Friday, March 1, 2019

Franklin Symposium at the Mystic Seaport Museum

Keynote speaker David C. Woodman
In what will be the most significant gathering in many years of those who have searched for, researched, and written about the Franklin mystery, Mystic Seaport Museum will be hosting a symposium on April 5th, 2019. The keynote speaker will be David C. Woodman, who is in many ways the man most responsible for gathering and analyzing the historical Inuit testimony that eventually led Parks Canada's underwater archaeology team to the wreck of HMS "Erebus" in 2014. Woodman's two books -- Unravelling the Franklin Mystery: Inuit Testimony, and Strangers Among Us, form the core of the modern understanding of this large and complex body of oral tradition; Woodman also followed up on his books by leading a number of expeditions on his own in the years before Parks became involved.

Joining him will be a number of other key figures in the modern history of the search for Franklin: from the Parks Canada team, Jonathan Moore will give us the latest on the dive team's work and plans; representing ground-based archaeology will be Doug Stenton, who has been a part of the most numerous and extensive excavations on King William Island since the search began. We'll also be joined by John Geiger, the CEO of the Royal Canadian Geographical Society, whose 1988 book, Frozen in Time, described the exhumation and study by Dr. Owen Beattie of the three sailors buried at Beechey Island -- a groundbreaking book in every sense of the word. Others who have taken up this angle of research, including Peter Carney, who has extensively studied the ships' engines, heating apparatus, and water systems, and Keith Millar, a co-author on a number of key studies in recent years that have re-examined and built upon Dr. Beattie's work, will join the discussion.

Two other sessions will be no less vital -- I'll be on a panel alongside Leanne Shapton, whose feature article in the New York Times Magazine on the Franklin relics brought this fascinating history back before American eyes; we'll be looking at the broader history of Franklin in popular culture. Last but very far from least, esteemed historian and author Kenn Harper will host a session on the nature of Inuit oral tradition, as well as the role of individual Inuit in the Franklin search; he'll be joined by curator Fred Calabretta, along with veteran Arctic author Lawrence Millman. Millman, who is also a well-known mycologist, has promised to bring along some tripe de roche -- the lichen that Franklin and his men subsisted on in the last days of their first Arctic land expedition.  After the sessions, there will be a book-signing event with all the authors present, and rumor has it that sea-chanteys will be sung!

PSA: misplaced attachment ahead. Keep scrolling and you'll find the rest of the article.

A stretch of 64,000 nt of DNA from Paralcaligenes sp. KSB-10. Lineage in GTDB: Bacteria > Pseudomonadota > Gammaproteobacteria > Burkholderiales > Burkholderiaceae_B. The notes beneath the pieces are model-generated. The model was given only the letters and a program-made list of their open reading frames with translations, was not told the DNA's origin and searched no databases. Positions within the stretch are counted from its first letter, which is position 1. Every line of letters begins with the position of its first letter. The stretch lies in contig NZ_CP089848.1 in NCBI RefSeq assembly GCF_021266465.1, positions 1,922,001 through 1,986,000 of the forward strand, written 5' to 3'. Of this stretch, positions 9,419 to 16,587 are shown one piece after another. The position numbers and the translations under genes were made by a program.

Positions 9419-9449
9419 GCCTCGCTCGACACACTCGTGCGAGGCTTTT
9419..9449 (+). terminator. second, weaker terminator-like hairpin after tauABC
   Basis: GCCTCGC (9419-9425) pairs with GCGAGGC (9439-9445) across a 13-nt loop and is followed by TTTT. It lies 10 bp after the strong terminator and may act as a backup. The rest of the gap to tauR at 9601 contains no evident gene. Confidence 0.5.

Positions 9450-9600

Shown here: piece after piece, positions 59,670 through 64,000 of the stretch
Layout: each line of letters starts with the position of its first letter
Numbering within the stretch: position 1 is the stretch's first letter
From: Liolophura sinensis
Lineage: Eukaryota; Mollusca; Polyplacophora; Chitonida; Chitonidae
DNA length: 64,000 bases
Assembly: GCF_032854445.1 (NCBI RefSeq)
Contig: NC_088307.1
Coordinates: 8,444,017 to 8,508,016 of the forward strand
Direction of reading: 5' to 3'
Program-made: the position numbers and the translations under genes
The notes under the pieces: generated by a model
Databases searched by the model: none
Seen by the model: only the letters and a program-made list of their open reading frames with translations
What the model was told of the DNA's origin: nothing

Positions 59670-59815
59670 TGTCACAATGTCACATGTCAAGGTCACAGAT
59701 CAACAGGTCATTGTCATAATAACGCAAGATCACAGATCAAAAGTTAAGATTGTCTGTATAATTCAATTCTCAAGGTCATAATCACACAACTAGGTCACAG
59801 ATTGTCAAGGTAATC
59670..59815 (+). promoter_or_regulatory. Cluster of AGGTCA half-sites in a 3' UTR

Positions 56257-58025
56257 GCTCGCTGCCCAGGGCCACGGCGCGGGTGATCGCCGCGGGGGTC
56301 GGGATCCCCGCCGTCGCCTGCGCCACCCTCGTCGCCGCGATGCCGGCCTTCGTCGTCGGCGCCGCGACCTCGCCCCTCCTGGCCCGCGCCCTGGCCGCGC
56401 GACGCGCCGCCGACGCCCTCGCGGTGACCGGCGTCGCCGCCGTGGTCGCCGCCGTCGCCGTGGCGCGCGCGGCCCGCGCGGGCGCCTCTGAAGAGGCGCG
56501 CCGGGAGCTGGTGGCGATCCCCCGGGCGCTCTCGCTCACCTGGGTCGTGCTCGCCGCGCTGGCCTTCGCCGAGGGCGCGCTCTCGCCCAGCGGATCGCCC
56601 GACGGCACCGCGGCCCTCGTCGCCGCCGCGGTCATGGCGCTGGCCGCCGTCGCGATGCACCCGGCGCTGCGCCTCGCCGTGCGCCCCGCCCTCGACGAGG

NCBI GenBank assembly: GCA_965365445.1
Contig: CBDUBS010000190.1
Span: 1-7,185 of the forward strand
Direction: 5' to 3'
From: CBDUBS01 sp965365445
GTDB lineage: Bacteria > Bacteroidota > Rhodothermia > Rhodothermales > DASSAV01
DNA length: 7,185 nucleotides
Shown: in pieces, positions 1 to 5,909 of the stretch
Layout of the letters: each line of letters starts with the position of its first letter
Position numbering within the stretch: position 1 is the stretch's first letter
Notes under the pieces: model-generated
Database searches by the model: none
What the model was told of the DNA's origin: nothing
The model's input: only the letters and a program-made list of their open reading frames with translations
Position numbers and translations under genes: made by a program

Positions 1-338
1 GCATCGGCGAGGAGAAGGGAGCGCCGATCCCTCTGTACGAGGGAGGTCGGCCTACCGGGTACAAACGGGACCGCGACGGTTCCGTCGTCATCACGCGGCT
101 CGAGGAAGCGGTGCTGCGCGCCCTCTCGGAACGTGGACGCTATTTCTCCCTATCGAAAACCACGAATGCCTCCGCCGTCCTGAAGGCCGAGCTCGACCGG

Tickets for the day's events are now available; for more information you can contact the Mystic Seaport Museum here.

6 comments:

  1. I'm on the wrong side of the ocean, it would have been great to hear a lecture by Mr. Woodman !

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  2. It will be interesting to know what the lichen tastes like. Although I bet that Franklin and Crew only cared that it was edible and filled their stomachs.

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  3. Will there be an recorded version of the talks/panels?

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    1. I believe some portion of the proceedings may be recorded -- I'll certainly let folks here know if they are.

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    2. Please do and thank you. I literally just finished ‘Finding Franklin’, and it was nothing short of fabulous! = )

      Tom Sparrow
      Lapeer, Michigan
      ths92110@yahoo.com

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  4. Can't wait to hear what's new--as well as the results of the sample lichen soup.

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